Stephen King’s: Doctor Sleep

A Must Read 300Big things are happening in the Horror genre this season, and perhaps one of the most widely-anticipated releases in several years comes from Stephen King. King’s Doctor Sleep may sound familiar to some readers, and for good reason: it is the sequel to The Shining, which is often considered King’s best work. The author, himself, claims that he usually stays away from sequels, so the question remains: can he pull off such a high-profile sequel?

Thankfully, the answer seems to be a resounding “yes!” The story follows Dan Torrance, the young boy from the first book, as he spends his adult life drinking and, ultimately, trying to forget the psychotic legacy of his father. But Dan has the Shining, and those with the gift are never fortunate enough to live normal lives. Still, Dan has made the best of his gift and has reached a sad sobriety in a small New Hampshire town. It is with the introduction of 12-year-old Abra Stone that Dan’s haven is broken apart, as Abra and Dan have many terrifying things in common. Chased by a group who hunt and commit atrocities against those with the Shining, these two miserably lonely heroes find themselves in a desperate struggle against a group that is immensely old, and far more terrifying than anything Dan has experienced before.

Right off the bat, the setting and overall story are excellently introduced. King continues his tradition of making even sunshine and puppies seem twisted and foreboding. Going in, I was anxious as to whether or not this entry could be as classically horror-filled as the original. I am pleased to say the book is filled to the brim with terror, general unease, and heroes that absolutely nobody wishes to swap places with. Be warned, though. This is not The Shining. If you go in just expecting more of the same, you will be sorely (or pleasantly!) disappointed. The writing flows smoothly, and has an air of casualness about it from time to time, making the characters seem utterly real and convincing. As with any of King’s true masterpieces, half of the horror comes from the writing, itself. It all seems so natural that there is an almost constant sense of dread in the backdrop: as if the world itself is twisted. If you enjoyed The Shining, chances are you will love this book. While it doesn’t contain the same feeling of abandonment that the original had, it is its own creature, and has an incredible amount of scares to offer. Honestly, I have to recommend this to anybody who enjoys reading horror, and especially to those who are looking for something to fill their holiday reading list. The wait for Doctor Sleep was for over 30 years, but it was well worth it.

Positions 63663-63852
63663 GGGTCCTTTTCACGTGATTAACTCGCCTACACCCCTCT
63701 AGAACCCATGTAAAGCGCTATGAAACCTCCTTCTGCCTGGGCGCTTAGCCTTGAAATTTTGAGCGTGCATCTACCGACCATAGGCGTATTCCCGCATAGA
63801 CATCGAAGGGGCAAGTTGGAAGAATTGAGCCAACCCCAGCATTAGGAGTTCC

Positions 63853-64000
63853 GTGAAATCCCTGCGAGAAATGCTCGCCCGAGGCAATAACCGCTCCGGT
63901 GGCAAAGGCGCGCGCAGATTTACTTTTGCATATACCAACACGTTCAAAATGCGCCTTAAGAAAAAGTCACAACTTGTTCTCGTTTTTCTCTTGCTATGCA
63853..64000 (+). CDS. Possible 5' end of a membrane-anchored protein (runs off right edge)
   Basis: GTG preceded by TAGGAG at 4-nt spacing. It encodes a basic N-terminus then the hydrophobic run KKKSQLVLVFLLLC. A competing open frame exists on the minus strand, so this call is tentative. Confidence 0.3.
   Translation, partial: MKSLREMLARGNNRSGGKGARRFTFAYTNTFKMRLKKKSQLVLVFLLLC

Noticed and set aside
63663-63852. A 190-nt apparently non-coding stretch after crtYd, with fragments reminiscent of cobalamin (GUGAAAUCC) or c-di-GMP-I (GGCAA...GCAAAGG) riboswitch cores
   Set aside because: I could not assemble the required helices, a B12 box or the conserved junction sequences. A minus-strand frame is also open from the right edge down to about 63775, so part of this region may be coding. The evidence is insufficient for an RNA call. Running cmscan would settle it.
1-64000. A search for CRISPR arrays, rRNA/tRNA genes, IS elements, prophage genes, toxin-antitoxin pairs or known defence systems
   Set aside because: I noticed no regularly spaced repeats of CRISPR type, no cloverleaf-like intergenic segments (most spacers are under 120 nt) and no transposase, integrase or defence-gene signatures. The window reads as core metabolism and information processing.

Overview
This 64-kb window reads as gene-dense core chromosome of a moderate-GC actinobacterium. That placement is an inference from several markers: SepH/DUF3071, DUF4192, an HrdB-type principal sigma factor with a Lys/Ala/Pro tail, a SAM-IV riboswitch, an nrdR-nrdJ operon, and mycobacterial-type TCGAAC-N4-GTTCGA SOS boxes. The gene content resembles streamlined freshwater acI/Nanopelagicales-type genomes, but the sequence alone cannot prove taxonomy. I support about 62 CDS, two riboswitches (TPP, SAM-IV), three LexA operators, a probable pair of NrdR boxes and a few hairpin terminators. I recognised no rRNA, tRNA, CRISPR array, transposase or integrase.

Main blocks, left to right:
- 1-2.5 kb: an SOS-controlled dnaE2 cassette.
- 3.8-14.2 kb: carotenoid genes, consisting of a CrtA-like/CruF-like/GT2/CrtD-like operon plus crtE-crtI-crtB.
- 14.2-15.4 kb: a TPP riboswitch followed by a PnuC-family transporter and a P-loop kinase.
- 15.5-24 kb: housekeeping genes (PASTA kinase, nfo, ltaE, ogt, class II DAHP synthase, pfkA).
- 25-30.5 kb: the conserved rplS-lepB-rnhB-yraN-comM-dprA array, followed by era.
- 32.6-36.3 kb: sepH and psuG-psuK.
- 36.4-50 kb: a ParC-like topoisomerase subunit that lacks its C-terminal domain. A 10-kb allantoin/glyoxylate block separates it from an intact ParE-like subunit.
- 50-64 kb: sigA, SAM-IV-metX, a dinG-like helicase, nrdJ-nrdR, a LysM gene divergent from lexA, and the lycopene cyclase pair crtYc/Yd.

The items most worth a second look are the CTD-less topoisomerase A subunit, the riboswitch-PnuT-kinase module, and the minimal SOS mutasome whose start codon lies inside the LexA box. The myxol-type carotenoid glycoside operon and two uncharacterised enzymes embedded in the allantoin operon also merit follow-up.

Source: Jake Depew, Assistant Editor